Caderno 1

Bruno Alves 
Carlos Alberto Machado
Catarina Barros
Catarina Costa
Fernando Guerreiro
Helena Bento
Hugo Milhanas Machado
Luís Ene
Margarida Vale de Gato
Maria Sousa
Paulo Kellerman
Paulo Rodrigues Ferreira
Pedro Bernardo Costa
Ricardo Domeneck
Samuel Filipe
Tatiana Faia
Samuel Beckett traduzido por Hugo Pinto Santos
Victor Gonçalves

Capa 
João Alves Ferreira

Enfermaria 6, Lisboa, março de 2014, 68 pp.
5€

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Quatro Poemas de Samuel Beckett, traduzidos do francês pelo autor

Tradução de Hugo Pinto Santos

1. Dieppe

torna derradeira maré vaza
morto seixo
a volta logo os passos
rumo à vila sob a luz

 

2.

o meu curso é na areia fluida
entre seixo e duna
chuva de verão chove-me na vida
em mim vida que me segue me foge
até ao cabo até ao rabo

a minha paz ali está na névoa a recuar
onde eu possa não mais dar estes passos longos em limiares fugidios
e viva o espaço de tempo de uma porta
que se abre e se fecha

3.

que faria eu sem este mundo sem rosto sem curar de nada
onde ser não dura mais que um instante onde cada instante
verte no vazio a ignorância de ter sido
sem esta vaga onde por fim
corpo e sombra juntos se engolfam
que faria eu sem este silêncio onde murmúrios morrem
ofegando fremindo rumo ao auxílio rumo ao amor
sem este céu que se eleva
acima do pó da sua gravilha


que faria eu que fiz ontem e antes
espreitando da minha escotilha buscando outrem
vagando como eu na corrente alheio a toda a vida
num espaço convulso
por entre as vozes afásicas
que se aglomeram no meu covil

 

4.

Queria que o meu amor morresse
e chovesse sobre as campas e
sobre mim cruzando as ruas de
luto pelo primeiro o derradeiro amor

 

Four Poems by Samuel Beckett

1. Dieppe

again the last ebb
the dead shingle
the turning then the steps
toward the lighted town

2.

my way is in the sand flowing
between the shingle and the dune
the summer rain rains on my life
on me my life harrying fleeing
to its beginning to its end

my peace is there in the receding mist
when I may cease from treading these long shifting thresholds
and live the space of a door
that opens and shuts

3.

what would I do without this world faceless incurious
where to be lasts but an instant where every instant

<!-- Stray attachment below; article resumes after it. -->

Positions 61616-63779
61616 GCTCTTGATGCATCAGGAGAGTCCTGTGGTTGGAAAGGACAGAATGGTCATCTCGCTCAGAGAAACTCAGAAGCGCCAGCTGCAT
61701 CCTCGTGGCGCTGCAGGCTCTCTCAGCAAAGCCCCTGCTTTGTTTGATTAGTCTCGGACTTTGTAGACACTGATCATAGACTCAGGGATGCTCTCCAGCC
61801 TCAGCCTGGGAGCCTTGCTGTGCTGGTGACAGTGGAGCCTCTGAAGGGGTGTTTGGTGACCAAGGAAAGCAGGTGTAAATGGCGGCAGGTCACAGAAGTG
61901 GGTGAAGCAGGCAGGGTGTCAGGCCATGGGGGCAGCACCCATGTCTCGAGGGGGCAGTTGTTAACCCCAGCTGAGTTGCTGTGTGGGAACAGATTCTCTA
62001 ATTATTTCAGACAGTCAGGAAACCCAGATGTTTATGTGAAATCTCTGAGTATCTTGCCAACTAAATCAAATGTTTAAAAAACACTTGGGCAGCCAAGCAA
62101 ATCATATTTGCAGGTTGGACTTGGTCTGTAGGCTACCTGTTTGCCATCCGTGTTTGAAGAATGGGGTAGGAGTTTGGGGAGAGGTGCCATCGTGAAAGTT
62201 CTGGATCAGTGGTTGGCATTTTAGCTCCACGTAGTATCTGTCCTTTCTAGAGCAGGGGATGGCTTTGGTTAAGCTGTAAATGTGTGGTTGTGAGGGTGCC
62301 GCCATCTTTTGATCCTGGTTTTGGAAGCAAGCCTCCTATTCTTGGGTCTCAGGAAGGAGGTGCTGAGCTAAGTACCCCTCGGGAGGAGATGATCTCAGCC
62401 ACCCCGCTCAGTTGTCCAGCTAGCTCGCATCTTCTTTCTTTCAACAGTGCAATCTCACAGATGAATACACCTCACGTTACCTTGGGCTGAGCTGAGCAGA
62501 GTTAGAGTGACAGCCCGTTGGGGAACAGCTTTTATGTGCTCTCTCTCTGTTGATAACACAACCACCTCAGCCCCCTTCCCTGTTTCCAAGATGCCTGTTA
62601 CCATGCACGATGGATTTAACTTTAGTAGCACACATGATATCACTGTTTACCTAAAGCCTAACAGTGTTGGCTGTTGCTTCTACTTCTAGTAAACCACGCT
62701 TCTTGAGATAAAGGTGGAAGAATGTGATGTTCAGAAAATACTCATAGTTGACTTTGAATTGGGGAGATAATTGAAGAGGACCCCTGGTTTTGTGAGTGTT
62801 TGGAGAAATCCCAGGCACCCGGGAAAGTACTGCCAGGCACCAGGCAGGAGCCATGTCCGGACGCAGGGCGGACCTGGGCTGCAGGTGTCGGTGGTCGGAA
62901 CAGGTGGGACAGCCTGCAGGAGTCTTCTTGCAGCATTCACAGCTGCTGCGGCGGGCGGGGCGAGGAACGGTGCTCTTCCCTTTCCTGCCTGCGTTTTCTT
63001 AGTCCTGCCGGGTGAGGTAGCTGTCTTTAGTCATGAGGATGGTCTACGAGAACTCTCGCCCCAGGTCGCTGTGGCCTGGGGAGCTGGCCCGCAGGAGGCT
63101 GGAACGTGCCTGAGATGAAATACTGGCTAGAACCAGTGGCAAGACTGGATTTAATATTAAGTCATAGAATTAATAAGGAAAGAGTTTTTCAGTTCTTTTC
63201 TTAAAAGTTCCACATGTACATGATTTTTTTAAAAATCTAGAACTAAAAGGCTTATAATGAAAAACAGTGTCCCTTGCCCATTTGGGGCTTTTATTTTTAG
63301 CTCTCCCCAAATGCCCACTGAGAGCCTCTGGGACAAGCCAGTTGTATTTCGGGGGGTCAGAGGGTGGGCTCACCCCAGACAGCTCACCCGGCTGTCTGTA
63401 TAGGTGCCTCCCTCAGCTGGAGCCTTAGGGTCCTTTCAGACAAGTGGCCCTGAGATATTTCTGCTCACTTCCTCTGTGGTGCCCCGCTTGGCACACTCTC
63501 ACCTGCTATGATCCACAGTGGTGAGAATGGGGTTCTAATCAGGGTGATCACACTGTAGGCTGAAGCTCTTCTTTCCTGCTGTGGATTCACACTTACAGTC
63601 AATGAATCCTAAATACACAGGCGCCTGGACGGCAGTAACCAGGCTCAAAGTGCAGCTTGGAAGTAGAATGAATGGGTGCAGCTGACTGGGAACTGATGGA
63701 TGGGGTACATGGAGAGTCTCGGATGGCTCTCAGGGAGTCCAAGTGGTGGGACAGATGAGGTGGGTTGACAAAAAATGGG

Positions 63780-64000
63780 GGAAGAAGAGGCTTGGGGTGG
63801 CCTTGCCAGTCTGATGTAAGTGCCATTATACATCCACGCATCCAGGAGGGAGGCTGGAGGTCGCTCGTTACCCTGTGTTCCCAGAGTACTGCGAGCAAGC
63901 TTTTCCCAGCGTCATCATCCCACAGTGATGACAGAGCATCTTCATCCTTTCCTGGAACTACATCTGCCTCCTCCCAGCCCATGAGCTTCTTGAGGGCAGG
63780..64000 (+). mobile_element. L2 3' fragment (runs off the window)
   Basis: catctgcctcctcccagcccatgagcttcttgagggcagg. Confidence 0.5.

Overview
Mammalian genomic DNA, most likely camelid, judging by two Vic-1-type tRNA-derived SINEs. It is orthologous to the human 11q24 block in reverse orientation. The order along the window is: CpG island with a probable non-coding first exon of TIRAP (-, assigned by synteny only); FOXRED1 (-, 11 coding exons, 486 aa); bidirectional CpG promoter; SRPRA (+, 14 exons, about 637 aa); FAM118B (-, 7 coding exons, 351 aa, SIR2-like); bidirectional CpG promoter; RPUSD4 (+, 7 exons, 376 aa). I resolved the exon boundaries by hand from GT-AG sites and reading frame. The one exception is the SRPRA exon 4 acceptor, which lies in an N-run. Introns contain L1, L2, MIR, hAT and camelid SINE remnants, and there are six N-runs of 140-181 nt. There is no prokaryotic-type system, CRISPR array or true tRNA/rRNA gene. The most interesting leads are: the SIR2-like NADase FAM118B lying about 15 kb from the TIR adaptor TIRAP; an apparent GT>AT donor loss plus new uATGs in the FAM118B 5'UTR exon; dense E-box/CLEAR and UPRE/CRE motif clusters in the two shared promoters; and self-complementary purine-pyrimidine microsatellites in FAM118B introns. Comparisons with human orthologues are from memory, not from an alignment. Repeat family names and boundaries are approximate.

spills in the void the ignorance of having been
without this wave where in the end
body and shadow together are engulfed
what would I do without this silence where the murmurs die
the pantings the frenzies toward succour towards love
without this sky that soars
above its ballast dust

what would I do what I did yesterday and the day before
peering out of my deadlight looking for another
wandering like me eddying far from all the living
in a convulsive space
among the voices voiceless
that throng my hiddenness

4.

I would like my love to die
and the rain to be falling on the graveyard
and on me walking the streets
mourning the first and last to love me

dois quartos e uma cozinha

 She asked if I would like her to sing something. I replied no, I would like her to say something. I thought she would say she had nothing to say, it would have been like her, and so was agreeably surprised when she said she had a room, most agreeably surprised, though I suspected as much. Who has not a room? Ah I hear the clamour. I have two rooms, she said. Just how many rooms do you have? I said. She said she had two rooms and a kitchen. The premises were expanding steadily, given time she would remember a bathroom. Is it two rooms I heard you say? I said. Yes, she said. Adjacent? I said. At last conversation worthy of the name. Separated by the kitchen, she said. I asked her why she had not told me before. I must have been beside myself, at this period. I did not feel easy when I was with her, but at least free to think of something else than her, of the old trusty things, and so little by little, as down steps towards a deep, of nothing. And I knew that away from her I would forfeit this freedom.

Samuel Beckett, (1970). First love. In: First love and other novellas, 78. London: Penguin Modern Classics, 2000